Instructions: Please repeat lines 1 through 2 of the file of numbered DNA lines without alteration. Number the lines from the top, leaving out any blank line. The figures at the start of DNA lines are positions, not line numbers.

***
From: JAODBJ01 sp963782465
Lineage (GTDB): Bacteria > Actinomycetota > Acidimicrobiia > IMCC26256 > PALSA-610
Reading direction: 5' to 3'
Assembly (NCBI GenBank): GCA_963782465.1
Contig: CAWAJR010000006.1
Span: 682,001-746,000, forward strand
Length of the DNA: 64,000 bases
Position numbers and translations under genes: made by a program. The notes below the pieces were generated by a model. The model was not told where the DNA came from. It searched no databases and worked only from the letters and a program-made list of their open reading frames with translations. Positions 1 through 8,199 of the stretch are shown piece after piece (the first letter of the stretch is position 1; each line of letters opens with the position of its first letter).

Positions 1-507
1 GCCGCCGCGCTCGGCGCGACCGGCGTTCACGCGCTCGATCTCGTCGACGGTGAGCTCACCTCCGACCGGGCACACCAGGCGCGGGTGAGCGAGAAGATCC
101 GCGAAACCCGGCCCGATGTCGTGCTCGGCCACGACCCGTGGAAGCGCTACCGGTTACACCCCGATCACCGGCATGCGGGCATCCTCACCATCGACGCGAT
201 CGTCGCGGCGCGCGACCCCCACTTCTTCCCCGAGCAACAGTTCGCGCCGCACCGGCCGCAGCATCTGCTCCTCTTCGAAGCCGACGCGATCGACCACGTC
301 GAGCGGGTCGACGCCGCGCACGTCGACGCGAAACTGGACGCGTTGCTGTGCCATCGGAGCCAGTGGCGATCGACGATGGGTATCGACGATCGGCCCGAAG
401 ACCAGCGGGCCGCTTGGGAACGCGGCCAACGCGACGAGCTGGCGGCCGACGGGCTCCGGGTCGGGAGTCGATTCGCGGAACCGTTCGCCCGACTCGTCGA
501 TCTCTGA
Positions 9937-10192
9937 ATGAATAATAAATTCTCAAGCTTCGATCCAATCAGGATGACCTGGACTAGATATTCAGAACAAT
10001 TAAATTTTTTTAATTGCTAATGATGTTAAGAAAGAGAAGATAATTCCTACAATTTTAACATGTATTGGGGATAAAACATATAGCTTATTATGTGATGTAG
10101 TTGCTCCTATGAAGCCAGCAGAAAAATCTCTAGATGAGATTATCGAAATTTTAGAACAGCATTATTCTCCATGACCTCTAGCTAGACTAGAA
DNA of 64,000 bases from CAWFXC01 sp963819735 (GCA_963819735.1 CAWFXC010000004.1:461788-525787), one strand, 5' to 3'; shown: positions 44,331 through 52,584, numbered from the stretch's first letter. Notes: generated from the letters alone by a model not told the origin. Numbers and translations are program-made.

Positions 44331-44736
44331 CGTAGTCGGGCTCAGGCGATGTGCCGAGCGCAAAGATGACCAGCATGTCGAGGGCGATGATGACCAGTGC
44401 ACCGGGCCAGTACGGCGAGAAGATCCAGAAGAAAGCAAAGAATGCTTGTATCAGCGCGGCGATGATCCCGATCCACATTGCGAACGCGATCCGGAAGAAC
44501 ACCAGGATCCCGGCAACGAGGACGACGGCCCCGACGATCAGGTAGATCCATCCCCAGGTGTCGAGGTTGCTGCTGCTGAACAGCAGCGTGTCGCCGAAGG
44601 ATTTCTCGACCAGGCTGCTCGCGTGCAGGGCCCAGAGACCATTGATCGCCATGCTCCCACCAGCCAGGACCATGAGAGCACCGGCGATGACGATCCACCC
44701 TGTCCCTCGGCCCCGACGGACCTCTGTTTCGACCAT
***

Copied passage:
From: JAODBJ01 sp963782465
Lineage (GTDB): Bacteria > Actinomycetota > Acidimicrobiia > IMCC26256 > PALSA-610